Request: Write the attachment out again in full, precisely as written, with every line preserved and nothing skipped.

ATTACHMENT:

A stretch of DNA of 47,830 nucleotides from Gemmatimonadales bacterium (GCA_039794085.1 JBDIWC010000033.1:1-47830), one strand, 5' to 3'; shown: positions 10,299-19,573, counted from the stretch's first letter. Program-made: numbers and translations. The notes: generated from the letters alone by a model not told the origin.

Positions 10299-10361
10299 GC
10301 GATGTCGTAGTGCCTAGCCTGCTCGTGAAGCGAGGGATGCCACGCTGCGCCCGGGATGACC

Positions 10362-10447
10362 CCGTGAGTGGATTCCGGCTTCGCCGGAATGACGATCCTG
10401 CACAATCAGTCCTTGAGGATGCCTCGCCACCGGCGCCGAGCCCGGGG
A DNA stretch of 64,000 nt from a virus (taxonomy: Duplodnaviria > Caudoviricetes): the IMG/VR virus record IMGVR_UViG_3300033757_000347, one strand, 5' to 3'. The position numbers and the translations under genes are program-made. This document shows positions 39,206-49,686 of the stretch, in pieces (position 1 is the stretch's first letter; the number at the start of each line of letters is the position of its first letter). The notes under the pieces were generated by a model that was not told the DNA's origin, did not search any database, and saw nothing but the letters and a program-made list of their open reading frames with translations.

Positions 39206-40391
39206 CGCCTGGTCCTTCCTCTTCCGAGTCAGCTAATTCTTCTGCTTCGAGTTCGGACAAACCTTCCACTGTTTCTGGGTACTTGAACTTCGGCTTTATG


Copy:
A stretch of DNA of 47,830 nucleotides from Gemmatimonadales bacterium (GCA_039794085.1 JBDIWC010000033.1:1-47830), one strand, 5' to 3'; shown: positions 10,299-19,573, counted from the stretch's first letter. Program-made: numbers and translations. The notes: generated from the letters alone by a model not told the origin.

Positions 10299-10361
10299 GC
10301 GATGTCGTAGTGCCTAGCCTGCTCGTGAAGCGAGGGATGCCACGCTGCGCCCGGGATGACC

Positions 10362-10447
10362 CCGTGAGTGGATTCCGGCTTCGCCGGAATGACGATCCTG
10401 CACAATCAGTCCTTGAGGATGCCTCGCCACCGGCGCCGAGCCCGGGG
A DNA stretch of 64,000 nt from a virus (taxonomy: Duplodnaviria > Caudoviricetes): the IMG/VR virus record IMGVR_UViG_3300033757_000347, one strand, 5' to 3'. The position numbers and the translations under genes are program-made. This document shows positions 39,206-49,686 of the stretch, in pieces (position 1 is the stretch's first letter; the number at the start of each line of letters is the position of its first letter). The notes under the pieces were generated by a model that was not told the DNA's origin, did not search any database, and saw nothing but the letters and a program-made list of their open reading frames with translations.

Positions 39206-40391
39206 CGCCTGGTCCTTCCTCTTCCGAGTCAGCTAATTCTTCTGCTTCGAGTTCGGACAAACCTTCCACTGTTTCTGGGTACTTGAACTTCGGCTTTATG